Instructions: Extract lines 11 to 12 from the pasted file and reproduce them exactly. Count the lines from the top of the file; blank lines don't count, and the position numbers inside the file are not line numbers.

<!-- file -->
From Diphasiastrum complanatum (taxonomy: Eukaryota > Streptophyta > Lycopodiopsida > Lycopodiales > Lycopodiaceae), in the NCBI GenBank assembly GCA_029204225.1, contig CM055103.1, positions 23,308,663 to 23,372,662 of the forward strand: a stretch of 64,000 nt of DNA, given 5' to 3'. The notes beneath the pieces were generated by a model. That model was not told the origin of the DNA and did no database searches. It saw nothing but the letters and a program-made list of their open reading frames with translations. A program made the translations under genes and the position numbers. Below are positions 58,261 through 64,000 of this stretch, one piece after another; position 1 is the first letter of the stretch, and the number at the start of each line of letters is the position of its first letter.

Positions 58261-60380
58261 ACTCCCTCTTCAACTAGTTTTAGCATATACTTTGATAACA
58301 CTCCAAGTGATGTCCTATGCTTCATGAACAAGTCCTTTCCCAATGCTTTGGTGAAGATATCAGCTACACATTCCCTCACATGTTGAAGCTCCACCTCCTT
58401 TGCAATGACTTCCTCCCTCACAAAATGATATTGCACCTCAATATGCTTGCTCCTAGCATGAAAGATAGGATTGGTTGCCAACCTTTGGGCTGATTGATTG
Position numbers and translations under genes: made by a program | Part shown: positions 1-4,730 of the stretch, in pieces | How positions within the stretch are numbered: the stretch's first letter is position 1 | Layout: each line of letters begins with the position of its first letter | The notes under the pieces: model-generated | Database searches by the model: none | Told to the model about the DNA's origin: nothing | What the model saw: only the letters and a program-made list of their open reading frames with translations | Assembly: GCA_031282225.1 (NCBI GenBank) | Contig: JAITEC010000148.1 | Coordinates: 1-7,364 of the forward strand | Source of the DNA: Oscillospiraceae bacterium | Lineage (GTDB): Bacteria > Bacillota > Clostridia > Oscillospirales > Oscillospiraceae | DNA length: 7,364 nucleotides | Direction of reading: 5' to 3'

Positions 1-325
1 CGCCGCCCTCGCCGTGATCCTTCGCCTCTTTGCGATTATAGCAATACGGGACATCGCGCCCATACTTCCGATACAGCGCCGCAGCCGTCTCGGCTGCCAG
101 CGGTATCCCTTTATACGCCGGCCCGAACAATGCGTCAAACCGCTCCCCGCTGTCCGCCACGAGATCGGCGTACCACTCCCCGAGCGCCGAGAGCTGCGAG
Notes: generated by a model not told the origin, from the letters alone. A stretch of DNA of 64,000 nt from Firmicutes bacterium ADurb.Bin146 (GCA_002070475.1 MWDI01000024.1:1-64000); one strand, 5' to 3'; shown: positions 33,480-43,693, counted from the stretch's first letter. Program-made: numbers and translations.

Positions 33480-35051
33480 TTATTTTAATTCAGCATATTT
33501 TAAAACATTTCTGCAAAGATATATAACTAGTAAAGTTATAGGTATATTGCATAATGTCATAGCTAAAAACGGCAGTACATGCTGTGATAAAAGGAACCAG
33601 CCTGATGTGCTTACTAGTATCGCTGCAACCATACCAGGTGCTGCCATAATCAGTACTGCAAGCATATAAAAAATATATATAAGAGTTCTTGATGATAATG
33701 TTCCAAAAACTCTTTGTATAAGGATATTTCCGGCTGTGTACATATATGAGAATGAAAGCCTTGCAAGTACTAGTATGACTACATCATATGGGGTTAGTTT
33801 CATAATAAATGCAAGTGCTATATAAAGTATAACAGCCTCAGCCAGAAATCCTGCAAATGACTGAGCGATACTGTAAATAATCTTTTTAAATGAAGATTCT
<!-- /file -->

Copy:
Positions 33480-35051
33480 TTATTTTAATTCAGCATATTT